SCEC Committee for Utilization of Ground Motions Simulations
Goal and Charter
The SCEC Committee for Utilization of Ground Motions Simulations (or "UGMS Committee" for short) was chartered the SCEC Earthquake Engineering Implementation Interface Focus Group.
The SCEC UGMS Committee is tasked to develop long-period response spectral acceleration maps for Los Angeles region for inclusion in NEHRP and ASCE 7 Seismic Provisions and in Los Angeles City Building Code. The maps would be based on 3-D numerical ground-motion simulations, and ground motions computed using latest empirical ground-motion prediction equations from the PEER NGA project. This project is coordinated with (1) the SCEC Ground Motion Simulation Validation Technical Activity Group (GMSV-TAG), (2) other SCEC projects, such as CyberShake and UCERF, and (3) the USGS national seismic hazard mapping project.
- Norm Abrahamson (PG&E/UCB)
- John Anderson (UNR)
- Bob Bachman (R.E. Bachman Consulting Structural Engineers)
- Jack Baker (Stanford)
- Jacobo Bielak (CMU)
- C. B. Crouse (URS, chair)
- Art Frankel (USGS)
- Rob Graves (USGS)
- Ron Hamburger (SGH)
- Curt Haselton (CSUC)
- John Hooper (MKA)
- Marty Hudson (AMEC)
- Charlie Kircher (Kircher & Associates)
- Marshall Lew (AMEC)
- Nico Luco (USGS)
- Farzad Naeim (Farzad Naeim, Inc.)
- Paul Somerville (URS)
In the future the UGMS Committee plans to invite structural engineers (SE’s) in Southern CA to participate as Corresponding Members. Possibilities include SE’s from the City of L.A., L.A. County, and Structural Engineers Association of Southern California (SEASC). The addition of these SE’s is important for building a consensus on the long period ground motion maps for the Los Angeles region.
Besides SCEC, the Federal Emergency Management Agency (FEMA) and USGS Golden, Colorado, office would participate. FEMA would enter the project during the next NEHRP code cycle, which would likely begin in late 2015. The USGS would prepare the long period maps and submit them to the Provisions Update Committee (PUC). The PUC membership would be established by the organization responsible for preparing the NEHRP seismic provisions. FEMA will select this organization, which in years past, has been the Building Seismic Safety Council of the National Institute of Building Sciences. The SCEC pilot study would then also become an Issue Team project under the PUC with the specific goal of developing the long-period maps for the Los Angeles region. If the PUC approves the maps and they become part of the NEHRP seismic provisions, then the maps would be submitted to the ASCE Seismic Subcommittee for possible inclusion in the ASCE 7 standard.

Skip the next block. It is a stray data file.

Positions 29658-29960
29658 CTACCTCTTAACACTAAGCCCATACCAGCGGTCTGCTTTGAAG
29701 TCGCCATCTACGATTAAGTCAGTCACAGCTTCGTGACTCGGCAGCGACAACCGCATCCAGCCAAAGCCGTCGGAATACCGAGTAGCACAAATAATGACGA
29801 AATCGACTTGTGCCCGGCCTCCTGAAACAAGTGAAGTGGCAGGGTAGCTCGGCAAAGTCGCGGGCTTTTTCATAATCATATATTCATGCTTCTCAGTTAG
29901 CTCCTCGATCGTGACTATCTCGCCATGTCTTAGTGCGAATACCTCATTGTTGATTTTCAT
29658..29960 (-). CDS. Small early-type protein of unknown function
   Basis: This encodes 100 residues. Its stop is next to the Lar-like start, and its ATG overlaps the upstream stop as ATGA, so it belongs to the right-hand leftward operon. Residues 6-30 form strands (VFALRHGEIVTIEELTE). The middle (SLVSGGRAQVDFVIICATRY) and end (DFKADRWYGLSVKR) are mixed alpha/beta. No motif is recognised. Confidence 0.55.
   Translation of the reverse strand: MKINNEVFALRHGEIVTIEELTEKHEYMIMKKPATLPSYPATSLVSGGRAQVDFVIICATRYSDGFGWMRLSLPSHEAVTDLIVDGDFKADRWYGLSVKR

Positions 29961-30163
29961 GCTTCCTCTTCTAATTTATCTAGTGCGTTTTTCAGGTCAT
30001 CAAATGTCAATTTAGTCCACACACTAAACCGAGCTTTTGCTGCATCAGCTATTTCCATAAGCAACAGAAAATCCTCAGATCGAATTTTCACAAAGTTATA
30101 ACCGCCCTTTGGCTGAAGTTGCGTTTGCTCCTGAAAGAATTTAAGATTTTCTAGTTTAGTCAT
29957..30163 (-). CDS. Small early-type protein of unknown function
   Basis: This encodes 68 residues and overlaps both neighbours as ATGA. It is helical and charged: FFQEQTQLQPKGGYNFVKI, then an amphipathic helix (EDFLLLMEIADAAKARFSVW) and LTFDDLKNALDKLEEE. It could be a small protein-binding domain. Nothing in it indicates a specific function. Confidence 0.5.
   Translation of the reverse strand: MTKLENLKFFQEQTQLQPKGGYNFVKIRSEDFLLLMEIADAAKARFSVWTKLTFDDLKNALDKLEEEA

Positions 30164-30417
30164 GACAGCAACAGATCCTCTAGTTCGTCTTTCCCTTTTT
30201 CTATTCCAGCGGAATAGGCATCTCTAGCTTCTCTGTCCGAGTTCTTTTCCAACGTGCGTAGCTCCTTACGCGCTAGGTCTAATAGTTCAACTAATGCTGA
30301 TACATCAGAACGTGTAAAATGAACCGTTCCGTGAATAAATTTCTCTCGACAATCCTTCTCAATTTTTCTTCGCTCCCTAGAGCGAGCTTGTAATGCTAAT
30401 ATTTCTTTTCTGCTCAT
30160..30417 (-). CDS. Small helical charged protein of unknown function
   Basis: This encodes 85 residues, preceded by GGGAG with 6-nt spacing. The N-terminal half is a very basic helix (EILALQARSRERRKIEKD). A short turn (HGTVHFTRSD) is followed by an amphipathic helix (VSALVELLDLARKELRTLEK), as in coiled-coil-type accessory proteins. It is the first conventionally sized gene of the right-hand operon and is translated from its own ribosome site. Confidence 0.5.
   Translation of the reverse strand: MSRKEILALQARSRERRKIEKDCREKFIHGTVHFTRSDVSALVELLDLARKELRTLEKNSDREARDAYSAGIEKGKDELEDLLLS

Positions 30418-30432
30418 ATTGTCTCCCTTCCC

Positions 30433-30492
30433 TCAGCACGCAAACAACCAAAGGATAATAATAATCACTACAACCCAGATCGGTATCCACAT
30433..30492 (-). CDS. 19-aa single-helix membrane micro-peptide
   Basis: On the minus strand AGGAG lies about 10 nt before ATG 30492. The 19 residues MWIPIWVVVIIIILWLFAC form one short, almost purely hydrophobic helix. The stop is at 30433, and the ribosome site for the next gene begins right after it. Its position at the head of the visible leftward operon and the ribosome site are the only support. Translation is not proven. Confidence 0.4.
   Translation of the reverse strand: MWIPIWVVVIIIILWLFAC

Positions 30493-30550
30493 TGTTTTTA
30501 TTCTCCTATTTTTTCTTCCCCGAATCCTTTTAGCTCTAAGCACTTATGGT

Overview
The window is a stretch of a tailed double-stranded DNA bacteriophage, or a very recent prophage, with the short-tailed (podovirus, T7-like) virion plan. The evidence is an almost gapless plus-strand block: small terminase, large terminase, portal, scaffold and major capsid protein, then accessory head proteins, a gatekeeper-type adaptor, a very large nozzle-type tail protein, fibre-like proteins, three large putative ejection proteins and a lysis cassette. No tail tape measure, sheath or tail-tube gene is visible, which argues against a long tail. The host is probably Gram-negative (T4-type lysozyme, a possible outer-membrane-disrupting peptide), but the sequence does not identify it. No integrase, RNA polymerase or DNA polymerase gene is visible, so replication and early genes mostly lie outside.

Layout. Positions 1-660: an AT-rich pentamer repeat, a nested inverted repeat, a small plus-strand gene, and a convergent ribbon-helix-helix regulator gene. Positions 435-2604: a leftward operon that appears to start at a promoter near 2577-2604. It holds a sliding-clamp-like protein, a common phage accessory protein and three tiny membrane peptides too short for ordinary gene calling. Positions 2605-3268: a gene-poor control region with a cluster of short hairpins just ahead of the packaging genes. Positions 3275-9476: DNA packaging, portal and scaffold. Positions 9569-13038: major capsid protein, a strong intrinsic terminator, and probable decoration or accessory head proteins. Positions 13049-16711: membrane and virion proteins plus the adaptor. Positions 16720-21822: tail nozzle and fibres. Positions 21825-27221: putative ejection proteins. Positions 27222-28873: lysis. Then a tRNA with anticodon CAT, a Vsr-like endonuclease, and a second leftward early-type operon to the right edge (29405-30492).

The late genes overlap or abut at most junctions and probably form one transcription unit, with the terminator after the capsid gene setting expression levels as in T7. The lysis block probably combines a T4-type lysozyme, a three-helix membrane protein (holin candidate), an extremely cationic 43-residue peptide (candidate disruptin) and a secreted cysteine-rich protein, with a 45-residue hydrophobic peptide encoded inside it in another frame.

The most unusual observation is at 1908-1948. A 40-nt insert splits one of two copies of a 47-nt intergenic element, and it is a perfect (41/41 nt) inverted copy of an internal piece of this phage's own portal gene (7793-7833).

The 1st-year scope consisted of one 2-hour meeting (3 – 5 p.m.) at SCEC on April 3, 2013; the meeting was held in conjunction with the GMSV-TAG committee meeting earlier in the day. The 1st meeting covered the following agenda items: (1) finalize committee membership, (2) establish technical tasks and the resources to accomplish these tasks, (3) create organization chart and identify the committee members to lead and participate in each task, and (4) establish a schedule for the project.
The second UGMS meeting was held on May 12 at SCEC. Much of the meeting was devoted to a discussion of the CyberShake platform for generating ground-motion simulations throughout Southern California. T. Jordan first presented an overview of CyberShake and the SCEC ground motion simulation program. Jordan followed with presentations on the SCEC community velocity models, and comparisons of ground-motion predictions from CyberShake and the empirical NGA equations. Jordan also showed that Cybershake was able to reproduce long period ground motions from recent local earthquakes. Jordan’s final presentation was plans for future CyberShake development, which included extending the frequency band to 1.3 Hz to better define 1-sec period motions.